Wednesday, 10 November 2010

Another extraordinary day of rainbows, picking up threads and trying to understand creativity


So today I have been at the Tower museum in Derry visiting the exhibition called the Human cost of War which is made up of some stunning textile art and put together in part as a response to remembrance Sunday. I began the day coming in on the train through glorious countryside and seeing a rainbow rise from the sea, I ended it listening to a man from Kabul speaking about his hopes for the political and social situation for his country. I have listened to a woman speak about how her house was machine-gunned, another woman speak about her fear as a child that God was on the dictator Franco's side because this was what was written on the coins; I've seen young people brought into the story of the Chilean dictatorship by Roberta Bacic's wonderful story-telling; I've seen needles threaded and concepts struggled with and seen how creativity needs midwifery; and I've struggled to see how we could visualise just peace or an ecumenical theology of the cross; and I have stood in front the the poured lead quilt made by a German woman as a result of the the "cast lead" campaign against Gaza and been stunned by its beauty and then understood the terrible painful story it tells. The dangling silver globes are bullets ... this is blood and not poppies of remembrance ...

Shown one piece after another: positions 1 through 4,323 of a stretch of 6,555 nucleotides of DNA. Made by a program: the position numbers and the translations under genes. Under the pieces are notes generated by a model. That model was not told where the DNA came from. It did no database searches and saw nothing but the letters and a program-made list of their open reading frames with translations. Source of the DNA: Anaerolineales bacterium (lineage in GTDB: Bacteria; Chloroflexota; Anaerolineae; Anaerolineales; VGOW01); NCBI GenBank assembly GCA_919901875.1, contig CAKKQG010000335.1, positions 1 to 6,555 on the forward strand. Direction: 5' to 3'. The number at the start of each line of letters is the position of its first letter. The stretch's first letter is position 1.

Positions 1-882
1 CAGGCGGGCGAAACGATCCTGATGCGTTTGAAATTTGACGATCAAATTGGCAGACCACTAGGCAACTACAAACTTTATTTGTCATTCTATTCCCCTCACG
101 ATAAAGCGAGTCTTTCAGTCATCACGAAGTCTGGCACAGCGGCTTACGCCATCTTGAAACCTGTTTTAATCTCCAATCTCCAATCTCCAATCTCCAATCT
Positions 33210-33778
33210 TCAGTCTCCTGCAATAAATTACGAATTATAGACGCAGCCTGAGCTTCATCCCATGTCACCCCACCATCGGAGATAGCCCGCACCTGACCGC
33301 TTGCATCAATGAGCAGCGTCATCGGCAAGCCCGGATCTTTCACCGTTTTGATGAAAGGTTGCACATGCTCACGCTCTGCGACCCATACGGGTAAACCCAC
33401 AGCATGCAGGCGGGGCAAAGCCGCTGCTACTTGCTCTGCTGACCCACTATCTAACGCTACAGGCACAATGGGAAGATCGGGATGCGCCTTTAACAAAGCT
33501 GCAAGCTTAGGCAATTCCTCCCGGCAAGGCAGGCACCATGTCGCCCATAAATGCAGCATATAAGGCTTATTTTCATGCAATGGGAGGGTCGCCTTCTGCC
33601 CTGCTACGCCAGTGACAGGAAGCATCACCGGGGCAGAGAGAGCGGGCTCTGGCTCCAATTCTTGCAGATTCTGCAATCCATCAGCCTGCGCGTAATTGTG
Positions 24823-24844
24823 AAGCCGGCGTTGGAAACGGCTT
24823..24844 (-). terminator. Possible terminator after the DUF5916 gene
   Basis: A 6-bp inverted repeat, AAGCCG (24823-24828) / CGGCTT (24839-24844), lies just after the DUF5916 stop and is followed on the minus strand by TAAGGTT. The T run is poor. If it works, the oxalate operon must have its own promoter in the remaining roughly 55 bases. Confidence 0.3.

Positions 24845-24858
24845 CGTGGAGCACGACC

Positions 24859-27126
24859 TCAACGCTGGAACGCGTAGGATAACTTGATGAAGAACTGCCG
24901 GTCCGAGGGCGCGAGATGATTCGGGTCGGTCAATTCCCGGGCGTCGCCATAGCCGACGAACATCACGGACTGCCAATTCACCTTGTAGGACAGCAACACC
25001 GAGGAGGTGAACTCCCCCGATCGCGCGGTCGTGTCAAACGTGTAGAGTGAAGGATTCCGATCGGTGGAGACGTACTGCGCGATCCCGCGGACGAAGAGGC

And then the huge red quilt of scraps of cloth for the number of people who died in "the troubles" here in Northern Ireland ... the scraps with teddy bears on them represent the children who died ...
so I have soaked all of that up and ... try to process that which it is not possible to process - pain, creativity, history ...
And meanwhile here in Derry the new peace footbridge is being built so that CAtholics and Protestants can walk to each others communities.

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2 Comments:

janetlees said...

This sounds amazing - hope to learn more about it from you soon.

Deborah said...

What a lovely synopsis of your visit to Derry! Looking forward to more photos of the chapel and creating something new. Deborah